But what about life insurance and various death benefits? As you might imagine, the insurance companies will almost always seek to get their money back, unless the cost to do so exceeds the amount paid out. But from whom do they try to get the money back from? While, as with so much of what we’ve just discussed it’s not universally true, if a missing person’s loved ones have them declared dead in absentia and then claim against their life insurance policy in good faith (and thus aren’t involved in any fraud here), they won’t generally be sued for the money back, or, even if they are, the courts are unlikely to side with the insurance company in these cases.

The life insurance companies tend to have much better luck going after the person who was incorrectly declared dead in absentia. After all, the missing person knows they are still alive and usually went missing on purpose, setting off the chain of events that required the insurance company to eventually pay out on a policy when they otherwise shouldn’t have been obligated if the missing person had just told someone they weren’t dead.

For example, consider the case of John Burney who disappeared, in this case in a way that made it seem very likely he was dead, in 1976 after getting in some rather hot water owing to mismanagement of his company, causing it to go bankrupt. About six years later, in 1982, he was found to be alive when he decided to return home to visit his father who had been seriously injured. Although Burney’s insurance company initially filed suit against the beneficiaries of his life insurance policy – specifically his wife and business partners – the courts ruled that they didn’t have to return the money. Burney, however, who didn’t receive a dime of that insurance money, did, to the tune of 0,000 (about id=”listicle-2632878398″.2 million today).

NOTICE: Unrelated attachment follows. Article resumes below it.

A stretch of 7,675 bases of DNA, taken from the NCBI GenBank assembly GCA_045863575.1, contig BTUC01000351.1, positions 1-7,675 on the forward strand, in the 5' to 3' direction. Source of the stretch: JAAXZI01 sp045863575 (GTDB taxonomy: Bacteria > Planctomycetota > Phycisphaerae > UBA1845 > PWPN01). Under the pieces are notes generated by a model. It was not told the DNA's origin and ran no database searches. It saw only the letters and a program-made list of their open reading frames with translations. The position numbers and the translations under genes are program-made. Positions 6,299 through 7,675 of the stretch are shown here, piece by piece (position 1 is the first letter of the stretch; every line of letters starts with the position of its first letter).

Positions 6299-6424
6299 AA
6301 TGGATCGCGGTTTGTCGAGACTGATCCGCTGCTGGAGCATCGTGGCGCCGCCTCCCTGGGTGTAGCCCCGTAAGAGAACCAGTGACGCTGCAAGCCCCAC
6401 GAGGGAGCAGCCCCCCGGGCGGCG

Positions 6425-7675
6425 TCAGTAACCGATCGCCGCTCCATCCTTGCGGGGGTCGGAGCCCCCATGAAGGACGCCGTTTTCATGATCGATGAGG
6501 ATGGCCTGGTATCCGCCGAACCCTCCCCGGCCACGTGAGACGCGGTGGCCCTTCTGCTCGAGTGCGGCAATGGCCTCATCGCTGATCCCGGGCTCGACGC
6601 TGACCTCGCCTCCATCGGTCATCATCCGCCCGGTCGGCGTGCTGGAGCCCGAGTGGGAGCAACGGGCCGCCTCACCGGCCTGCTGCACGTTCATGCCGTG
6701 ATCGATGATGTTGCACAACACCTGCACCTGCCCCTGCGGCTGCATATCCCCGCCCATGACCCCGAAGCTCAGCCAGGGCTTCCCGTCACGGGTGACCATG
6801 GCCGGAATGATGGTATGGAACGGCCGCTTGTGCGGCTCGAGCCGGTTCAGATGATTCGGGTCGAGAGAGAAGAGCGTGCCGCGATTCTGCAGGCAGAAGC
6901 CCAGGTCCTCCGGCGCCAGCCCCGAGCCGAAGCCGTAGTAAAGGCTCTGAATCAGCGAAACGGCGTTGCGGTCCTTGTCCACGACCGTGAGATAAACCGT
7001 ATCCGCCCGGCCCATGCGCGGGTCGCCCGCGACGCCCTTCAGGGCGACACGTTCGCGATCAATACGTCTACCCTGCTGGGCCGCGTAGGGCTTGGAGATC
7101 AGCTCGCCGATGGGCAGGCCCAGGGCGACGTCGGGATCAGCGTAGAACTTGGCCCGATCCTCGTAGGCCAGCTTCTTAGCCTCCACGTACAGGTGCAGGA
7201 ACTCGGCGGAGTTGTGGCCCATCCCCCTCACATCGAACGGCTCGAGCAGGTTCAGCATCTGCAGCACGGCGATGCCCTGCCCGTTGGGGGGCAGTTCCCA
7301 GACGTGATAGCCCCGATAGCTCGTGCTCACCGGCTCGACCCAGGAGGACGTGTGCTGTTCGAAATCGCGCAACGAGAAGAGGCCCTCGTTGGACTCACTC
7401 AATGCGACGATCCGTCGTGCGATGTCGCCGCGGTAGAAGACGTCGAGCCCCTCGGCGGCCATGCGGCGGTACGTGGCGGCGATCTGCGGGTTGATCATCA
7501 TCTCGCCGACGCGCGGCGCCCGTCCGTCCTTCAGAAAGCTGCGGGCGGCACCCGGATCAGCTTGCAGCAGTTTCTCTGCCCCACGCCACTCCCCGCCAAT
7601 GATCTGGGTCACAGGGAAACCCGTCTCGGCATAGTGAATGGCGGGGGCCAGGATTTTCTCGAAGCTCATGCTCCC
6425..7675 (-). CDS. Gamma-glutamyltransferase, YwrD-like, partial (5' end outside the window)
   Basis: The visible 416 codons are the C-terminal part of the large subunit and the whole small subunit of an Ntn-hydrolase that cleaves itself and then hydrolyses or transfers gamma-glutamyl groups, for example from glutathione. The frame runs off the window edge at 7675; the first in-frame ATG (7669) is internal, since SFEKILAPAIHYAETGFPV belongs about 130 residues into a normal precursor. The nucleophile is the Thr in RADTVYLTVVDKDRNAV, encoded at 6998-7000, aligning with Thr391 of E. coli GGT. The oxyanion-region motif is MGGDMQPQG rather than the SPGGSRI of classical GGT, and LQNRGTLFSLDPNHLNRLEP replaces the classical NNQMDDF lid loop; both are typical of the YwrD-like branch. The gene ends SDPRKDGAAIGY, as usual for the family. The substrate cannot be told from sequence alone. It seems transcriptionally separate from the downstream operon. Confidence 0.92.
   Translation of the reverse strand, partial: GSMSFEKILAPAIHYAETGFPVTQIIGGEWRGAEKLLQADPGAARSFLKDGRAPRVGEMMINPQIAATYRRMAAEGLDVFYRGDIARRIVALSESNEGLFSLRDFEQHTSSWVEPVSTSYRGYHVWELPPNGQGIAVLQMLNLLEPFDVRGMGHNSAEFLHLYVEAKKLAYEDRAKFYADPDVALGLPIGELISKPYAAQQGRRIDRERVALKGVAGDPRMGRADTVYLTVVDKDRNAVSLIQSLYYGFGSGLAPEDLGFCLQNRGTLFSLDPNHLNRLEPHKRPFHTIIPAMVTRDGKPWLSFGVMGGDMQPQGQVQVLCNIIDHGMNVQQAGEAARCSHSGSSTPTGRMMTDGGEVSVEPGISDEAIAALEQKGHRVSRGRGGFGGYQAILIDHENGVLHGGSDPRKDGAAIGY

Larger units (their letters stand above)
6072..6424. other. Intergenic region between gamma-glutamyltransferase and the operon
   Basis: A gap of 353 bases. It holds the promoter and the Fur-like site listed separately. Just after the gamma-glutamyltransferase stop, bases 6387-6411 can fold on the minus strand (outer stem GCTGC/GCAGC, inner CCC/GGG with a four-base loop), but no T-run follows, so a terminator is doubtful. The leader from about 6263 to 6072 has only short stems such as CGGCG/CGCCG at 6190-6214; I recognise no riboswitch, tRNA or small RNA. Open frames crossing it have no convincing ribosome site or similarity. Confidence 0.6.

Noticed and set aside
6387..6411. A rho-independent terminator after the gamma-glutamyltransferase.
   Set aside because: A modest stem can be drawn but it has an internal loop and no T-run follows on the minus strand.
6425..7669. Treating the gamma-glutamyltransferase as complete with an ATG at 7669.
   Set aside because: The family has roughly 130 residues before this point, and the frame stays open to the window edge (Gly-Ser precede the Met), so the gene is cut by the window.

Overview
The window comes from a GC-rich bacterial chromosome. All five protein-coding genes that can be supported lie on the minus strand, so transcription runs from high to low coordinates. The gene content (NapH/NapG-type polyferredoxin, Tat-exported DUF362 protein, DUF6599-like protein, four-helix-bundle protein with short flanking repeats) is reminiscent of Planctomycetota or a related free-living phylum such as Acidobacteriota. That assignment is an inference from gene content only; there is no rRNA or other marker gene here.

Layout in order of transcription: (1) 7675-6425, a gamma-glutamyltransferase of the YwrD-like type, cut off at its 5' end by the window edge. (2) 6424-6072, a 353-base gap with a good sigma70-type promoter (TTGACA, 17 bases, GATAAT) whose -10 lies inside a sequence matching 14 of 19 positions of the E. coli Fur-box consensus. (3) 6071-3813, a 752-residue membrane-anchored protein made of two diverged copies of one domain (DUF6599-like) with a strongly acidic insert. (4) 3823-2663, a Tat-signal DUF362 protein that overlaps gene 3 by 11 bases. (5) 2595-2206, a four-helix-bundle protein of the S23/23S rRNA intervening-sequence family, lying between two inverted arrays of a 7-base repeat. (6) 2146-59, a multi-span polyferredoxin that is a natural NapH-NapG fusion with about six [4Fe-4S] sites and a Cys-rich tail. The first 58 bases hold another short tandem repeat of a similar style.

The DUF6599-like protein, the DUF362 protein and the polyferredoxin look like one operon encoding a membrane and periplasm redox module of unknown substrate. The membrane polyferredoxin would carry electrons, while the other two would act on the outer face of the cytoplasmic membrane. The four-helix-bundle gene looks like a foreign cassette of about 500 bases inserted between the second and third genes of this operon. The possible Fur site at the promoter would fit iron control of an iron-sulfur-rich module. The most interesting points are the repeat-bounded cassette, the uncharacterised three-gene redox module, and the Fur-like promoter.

So to sum up, if you do happen to mysterious disappear and then turn up again after being declared dead, chances are your stuff will be gone unless your beneficiaries are feeling particularly generous and choose on their own to give it back. And should they have cashed in on a life insurance policy you had, assuming they really thought you were dead when they did it, you are likely going to be the one on the hook to pay that back, even if you didn’t benefit from it in any way. To add insult to injury, particularly if you live in the United States, prepare yourself for quite the lengthy ordeal in getting yourself declared alive again in the first place, with a number of rather severe consequences while you try to prove to everyone that you are, in fact, not dead.

Thus, unfortunately for the owner of a certain estate along Bagshot Row, given his disappearance most definitely was out of the ordinary for his normal behavioral patterns and, beyond that, he was last seen, at least in the film adaptation, noting he was “going on an adventure” (always a dodgy business), in either case those seeking his estate seem perfectly within their rights to have had him declared dead in absentia. Assuming Shire law did not have a grace period for legal right to recover an estate after such a declaration, like Nevada, it seems likely all property already auctioned off would not have been obligated to have been returned.

This article originally appeared on Today I Found Out. Follow @TodayIFoundOut on Twitter.